The synchronization of movement in flocking can be carried out through local or global communication, with explicit communication and without communication (stigmergic) as summarized in [5]. Erfianto et al. [6] have extended Reynold flocking protocol with explicit communication using broadcast gossip protocol, where the explicit communication of flocking is simulated in Netlogo multiagent simulator. By equipping mobile robot agent with communication capability, it means that flocking protocol is then restricted by communication capability. Previous research works on flocking algorithm are mostly based on the assumption that the network topology is always connected without any mechanism to achieve this circumstance.

Network communication is mainly used to exchange information state between an agent and the nearby agents. Regarding this matter, the problem is that the initially connected network can not guarantee connectivity over the time during flock movement. Once disconnected, flock movement can be separated and that causes collective flocking goal not being achieved. Thus, it is important to prevent separation of the flock into multiple separate groups when the network is being disconnected. Regarding this issue, many kinds of research have been conducted to design flocking control input (flocking protocol) to ensure that the flocks achieve the collective goal while preserving connectedness during the movement. Connectivity preserving flocking of multiagent mobile robot then becomes a new trending area, and various flocking protocols have been proposed including both centralized and decentralized approaches, for example, presented in [79].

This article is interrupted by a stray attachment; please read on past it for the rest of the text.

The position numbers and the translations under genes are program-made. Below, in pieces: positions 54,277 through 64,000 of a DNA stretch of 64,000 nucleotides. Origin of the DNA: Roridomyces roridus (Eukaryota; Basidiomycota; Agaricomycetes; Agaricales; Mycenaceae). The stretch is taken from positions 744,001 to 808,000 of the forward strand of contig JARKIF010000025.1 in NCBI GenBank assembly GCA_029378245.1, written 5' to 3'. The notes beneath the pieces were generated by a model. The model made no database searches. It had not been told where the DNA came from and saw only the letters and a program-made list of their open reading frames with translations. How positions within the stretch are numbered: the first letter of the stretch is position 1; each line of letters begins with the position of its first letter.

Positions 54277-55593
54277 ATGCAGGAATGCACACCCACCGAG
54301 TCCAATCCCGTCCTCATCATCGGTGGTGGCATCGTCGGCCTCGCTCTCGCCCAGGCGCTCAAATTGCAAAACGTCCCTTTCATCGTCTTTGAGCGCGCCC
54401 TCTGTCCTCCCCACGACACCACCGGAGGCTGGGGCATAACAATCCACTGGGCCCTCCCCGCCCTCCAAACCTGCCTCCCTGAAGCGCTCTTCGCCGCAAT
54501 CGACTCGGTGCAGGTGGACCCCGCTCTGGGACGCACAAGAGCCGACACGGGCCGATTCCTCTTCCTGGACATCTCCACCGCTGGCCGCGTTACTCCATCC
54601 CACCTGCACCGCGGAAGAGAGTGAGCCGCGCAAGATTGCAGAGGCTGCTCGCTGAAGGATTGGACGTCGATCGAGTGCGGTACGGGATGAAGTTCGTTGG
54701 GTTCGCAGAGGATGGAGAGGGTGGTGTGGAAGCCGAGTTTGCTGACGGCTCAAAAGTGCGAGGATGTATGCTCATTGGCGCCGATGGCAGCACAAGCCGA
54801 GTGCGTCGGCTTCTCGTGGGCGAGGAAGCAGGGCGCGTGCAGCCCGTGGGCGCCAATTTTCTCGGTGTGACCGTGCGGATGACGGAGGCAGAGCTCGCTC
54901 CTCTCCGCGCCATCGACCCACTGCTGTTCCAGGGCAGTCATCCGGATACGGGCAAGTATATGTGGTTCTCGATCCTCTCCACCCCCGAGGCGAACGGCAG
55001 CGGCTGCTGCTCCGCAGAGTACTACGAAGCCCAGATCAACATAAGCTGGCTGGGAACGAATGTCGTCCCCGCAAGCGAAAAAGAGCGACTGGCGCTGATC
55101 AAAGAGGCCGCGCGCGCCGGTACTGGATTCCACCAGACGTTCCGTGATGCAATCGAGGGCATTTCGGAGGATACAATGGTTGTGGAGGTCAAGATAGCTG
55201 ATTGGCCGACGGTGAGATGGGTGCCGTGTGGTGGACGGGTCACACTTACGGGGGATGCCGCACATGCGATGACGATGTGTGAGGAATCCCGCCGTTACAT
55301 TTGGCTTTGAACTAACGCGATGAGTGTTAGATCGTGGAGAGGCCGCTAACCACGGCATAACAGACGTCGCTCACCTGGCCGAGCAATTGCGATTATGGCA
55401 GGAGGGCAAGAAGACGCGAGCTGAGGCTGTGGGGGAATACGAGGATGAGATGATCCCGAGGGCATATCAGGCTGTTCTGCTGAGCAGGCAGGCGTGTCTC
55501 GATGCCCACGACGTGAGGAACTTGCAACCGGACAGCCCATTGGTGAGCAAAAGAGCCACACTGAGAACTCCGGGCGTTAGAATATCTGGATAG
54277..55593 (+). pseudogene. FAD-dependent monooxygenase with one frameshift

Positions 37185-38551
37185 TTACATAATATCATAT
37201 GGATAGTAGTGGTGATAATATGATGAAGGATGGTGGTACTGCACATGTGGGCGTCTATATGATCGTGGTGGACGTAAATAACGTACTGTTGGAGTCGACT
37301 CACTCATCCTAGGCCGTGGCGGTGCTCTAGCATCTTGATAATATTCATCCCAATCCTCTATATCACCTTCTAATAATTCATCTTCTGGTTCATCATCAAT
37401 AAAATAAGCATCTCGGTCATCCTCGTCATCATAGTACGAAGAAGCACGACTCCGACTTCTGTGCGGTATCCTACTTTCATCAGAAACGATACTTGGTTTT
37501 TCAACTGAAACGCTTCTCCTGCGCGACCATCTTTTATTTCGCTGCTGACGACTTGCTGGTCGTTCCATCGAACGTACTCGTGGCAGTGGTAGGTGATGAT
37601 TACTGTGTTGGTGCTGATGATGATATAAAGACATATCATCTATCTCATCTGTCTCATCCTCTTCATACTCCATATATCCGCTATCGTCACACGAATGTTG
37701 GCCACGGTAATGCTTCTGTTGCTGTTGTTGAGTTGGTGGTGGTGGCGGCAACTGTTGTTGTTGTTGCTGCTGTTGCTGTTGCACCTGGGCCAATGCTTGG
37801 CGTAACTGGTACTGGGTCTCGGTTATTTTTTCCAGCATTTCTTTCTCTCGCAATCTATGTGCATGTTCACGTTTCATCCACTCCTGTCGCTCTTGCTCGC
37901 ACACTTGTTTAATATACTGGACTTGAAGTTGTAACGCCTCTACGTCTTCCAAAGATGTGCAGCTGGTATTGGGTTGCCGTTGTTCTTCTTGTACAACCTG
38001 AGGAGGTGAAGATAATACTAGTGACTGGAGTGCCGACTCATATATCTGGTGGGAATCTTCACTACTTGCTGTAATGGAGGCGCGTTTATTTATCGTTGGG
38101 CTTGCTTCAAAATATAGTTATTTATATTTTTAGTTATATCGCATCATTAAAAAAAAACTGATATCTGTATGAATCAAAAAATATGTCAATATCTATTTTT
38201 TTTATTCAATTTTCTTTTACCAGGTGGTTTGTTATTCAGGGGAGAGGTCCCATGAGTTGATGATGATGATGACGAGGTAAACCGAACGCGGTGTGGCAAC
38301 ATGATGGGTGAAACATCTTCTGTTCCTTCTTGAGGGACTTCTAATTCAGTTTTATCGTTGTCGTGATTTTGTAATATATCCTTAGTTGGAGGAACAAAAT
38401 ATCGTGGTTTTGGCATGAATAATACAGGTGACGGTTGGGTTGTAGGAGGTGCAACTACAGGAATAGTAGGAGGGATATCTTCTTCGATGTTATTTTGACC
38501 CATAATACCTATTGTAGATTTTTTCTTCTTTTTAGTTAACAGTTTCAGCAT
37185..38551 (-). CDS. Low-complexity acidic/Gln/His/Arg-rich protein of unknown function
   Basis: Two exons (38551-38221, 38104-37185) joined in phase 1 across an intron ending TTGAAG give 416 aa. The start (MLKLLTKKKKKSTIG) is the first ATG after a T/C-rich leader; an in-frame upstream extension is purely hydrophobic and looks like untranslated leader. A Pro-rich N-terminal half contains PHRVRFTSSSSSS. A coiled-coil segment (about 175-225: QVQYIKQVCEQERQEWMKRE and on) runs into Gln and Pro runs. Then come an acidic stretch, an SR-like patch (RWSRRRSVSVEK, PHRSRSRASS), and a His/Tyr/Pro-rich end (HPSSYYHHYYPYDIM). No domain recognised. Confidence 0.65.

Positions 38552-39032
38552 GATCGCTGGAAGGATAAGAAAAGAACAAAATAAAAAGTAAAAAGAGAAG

Since connectivity of agents in flocking formation depends on its communication range, then the communication topology among agents can be connected or disconnected affected by the movement of an agent in flocks. The changes of signal power may also affect to the actual interagent distance since the distance is correspondingly perceived from measured signal power. Regarding this issue, a connectivity preserving mechanism is required to maintain connectivity during the flock movement. Fang et al. in [10] further divide connectivity preservation into two main categories, that is, conservative connectivity preservation and flexible connectivity preservation. In conservative connectivity preservation, the approach is to preserve all existing links; thus the network topology is strictly fixed, as presented in [7, 11, 12]. In flexible connectivity preservation approaches, the underlying communication topology is allowed to switch into different topologies, which means that edges are allowed to be added or removed from a node as long as the global graph topology is always connected. It is done by maintaining the spanning tree of the underlying network. Regarding these two approaches, therefore, the challenge is to design cooperative control law where it depends on the assumption that the underlying communication topology is connected over the time during the whole flocking evolution.